From Gardener's Supply (

Working Mom Creates an Easy-Care,
Kid-Friendly Garden

Carolyn Cornett
Because much of her yard is shaded by oak trees, Carolyn Cornett grows many shade-tolerant plants.

Carolyn Cornett of Teaneck, N.J., is a very busy woman. She has an active veterinarian business and is a single mother of 7- and 9-year-olds. She's also an avid gardener and wants to get her kids excited about gardening at a young age. "I have fond memories of growing up on a farm and want my children to have a taste of that life as well," says Carolyn. Her 50 x 125-foot suburban yard is low-maintenance by necessity, but with her kids in mind she's also made it multi-functional and fun.

Keeping the Garden Maintained

Though Carolyn's yard is small, she has crammed in many gardens. Large oak trees dominate the yard and shade much of the property, so she grows holly, ferns, hostas and other shade lovers in these darker areas and saves the sunny spots for vegetables and flowers, such as peonies, lilies and lilacs. One of the sunny spots is a small vegetable plot with tomatoes, peppers and eggplants that her kids help her harvest. Unfortunately, the neighborhood woodchuck frequently helps himself as well.


In Carolyn's flower garden, she uses metal flower supports to keep the taller perennials off the ground. "The peony-sized grow-through supports are a great way to keep my flowers upright because I often forget to stake them. Once the flowers open up, it's usually too late," says Carolyn. She finds the Single-Stem Flower Supports do a good job of keeping her lilies from flopping over during summer thunderstorms.

Carolyn doesn't have much time to weed, so she has installed landscape edging around her beds and walkways in both the front and back yards. "The edging has been in the ground for seven years and it still works great," she says. "I tried cedar shakes for a while but they broke and I had to rip them all up. This landscape edging is so tough that the garbage men roll their garbage cans over it weekly and it's still okay," she says. Carolyn uses the edging to keep the grass and weeds from encroaching into her gardens, as well as to keep woodchips from spreading onto the walkways.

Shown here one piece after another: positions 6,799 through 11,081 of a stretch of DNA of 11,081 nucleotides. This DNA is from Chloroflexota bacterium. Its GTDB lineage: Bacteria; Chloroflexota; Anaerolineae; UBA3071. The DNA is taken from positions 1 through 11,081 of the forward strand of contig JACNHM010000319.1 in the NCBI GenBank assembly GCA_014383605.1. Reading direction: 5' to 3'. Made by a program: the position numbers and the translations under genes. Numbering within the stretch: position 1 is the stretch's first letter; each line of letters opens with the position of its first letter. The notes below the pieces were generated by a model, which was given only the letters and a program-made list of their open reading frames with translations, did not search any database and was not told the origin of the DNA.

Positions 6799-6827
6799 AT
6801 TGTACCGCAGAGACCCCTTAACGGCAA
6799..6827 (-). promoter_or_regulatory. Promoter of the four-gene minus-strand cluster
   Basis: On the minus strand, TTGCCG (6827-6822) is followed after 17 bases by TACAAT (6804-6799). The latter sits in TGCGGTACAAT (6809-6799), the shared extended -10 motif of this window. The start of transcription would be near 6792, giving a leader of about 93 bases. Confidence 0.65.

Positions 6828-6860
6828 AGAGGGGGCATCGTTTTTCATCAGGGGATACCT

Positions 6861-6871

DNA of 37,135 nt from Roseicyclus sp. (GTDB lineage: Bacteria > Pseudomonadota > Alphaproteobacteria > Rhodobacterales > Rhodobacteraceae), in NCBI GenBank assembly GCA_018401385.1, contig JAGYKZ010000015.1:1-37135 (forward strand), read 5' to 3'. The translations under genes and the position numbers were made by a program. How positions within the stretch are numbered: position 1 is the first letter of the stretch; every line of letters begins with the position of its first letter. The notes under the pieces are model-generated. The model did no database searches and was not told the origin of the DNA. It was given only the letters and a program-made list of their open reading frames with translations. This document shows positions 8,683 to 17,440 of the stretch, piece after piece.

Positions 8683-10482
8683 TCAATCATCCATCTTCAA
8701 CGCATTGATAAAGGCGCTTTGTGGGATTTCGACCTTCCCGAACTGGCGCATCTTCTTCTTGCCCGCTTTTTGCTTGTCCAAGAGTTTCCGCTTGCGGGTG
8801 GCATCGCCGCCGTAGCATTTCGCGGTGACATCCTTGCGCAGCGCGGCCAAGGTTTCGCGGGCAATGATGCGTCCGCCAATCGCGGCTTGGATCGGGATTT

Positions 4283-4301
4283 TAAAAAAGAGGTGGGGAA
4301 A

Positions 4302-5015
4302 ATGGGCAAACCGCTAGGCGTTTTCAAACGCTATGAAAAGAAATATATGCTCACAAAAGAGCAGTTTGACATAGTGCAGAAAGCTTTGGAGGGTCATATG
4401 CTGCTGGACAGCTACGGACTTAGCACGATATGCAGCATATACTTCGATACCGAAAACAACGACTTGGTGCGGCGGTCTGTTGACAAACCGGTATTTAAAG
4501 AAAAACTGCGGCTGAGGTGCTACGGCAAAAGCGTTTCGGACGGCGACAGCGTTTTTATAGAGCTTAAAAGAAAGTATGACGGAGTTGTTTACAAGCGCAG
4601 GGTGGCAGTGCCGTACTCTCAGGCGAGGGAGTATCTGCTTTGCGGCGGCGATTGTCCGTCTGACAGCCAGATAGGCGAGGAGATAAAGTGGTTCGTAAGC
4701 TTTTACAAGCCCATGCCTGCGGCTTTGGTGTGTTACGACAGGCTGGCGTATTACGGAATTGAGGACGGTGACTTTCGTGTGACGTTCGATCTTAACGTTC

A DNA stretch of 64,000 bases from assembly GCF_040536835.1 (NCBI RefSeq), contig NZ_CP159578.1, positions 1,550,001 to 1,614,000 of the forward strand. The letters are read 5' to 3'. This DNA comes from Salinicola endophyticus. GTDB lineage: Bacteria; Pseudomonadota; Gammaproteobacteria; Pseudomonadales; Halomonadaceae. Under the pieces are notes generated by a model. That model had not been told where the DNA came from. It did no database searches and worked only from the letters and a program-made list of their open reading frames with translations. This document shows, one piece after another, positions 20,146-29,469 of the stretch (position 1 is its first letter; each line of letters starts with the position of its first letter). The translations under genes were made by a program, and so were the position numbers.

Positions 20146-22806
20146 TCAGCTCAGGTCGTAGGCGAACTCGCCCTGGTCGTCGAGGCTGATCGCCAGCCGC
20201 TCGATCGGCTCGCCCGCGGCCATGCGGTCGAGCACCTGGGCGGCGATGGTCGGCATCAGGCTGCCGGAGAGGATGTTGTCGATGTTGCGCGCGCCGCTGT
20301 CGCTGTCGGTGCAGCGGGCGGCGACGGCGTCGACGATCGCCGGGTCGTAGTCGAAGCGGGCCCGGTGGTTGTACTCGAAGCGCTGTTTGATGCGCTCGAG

On her deck she has annual flowers, such as geraniums, ageratum and impatiens in self-watering planters. "I have about ten self-watering planters and they're wonderful because I only have to water once a week," says Carolyn. "I don't have time to run around with a hose to water all the pots. The self-watering containers are the perfect solution," she says. Sprinklers, which run on a timer, help her keep some of the other garden areas watered.

The Kids' Garden
"The Woods" is a special area just for the kids.

Making her gardens child-friendly is Carolyn's other big priority. She has created a children's garden in the backyard where her kids help grow flowers and wildflowers. They plant a variety of flowers from seed and enjoy the surprise of seeing what flowers come up and what colors they are. "My kids also like to watch the wildlife, such as the butterflies, that get attracted to the butterfly bush or the woodchuck that loves their vegetables," says Carolyn.

The shade gardens are loaded with plants and there are also a few "garden characters" hiding in the foliage. She has several 2-foot-tall statues of children that keep watch on the plants and delight the kids in the neighborhood. "I like to change up the arrangement of the statues every so often and have it look like they're playing games like hide and seek," says Carolyn. "It makes the garden fun and interesting for the kids," she says.

Carolyn has also created an area called "the woods" with a playhouse and grape arbor. "It reminds my kids of grandma's house in the country," says Carolyn. "It's important to me for my kids to learn about and enjoy nature," she says. Even though it's a small yard, there's always plenty to keep her daughter and son engaged. "This garden is a nurturing place for all of us."

Last updated: 10/24/15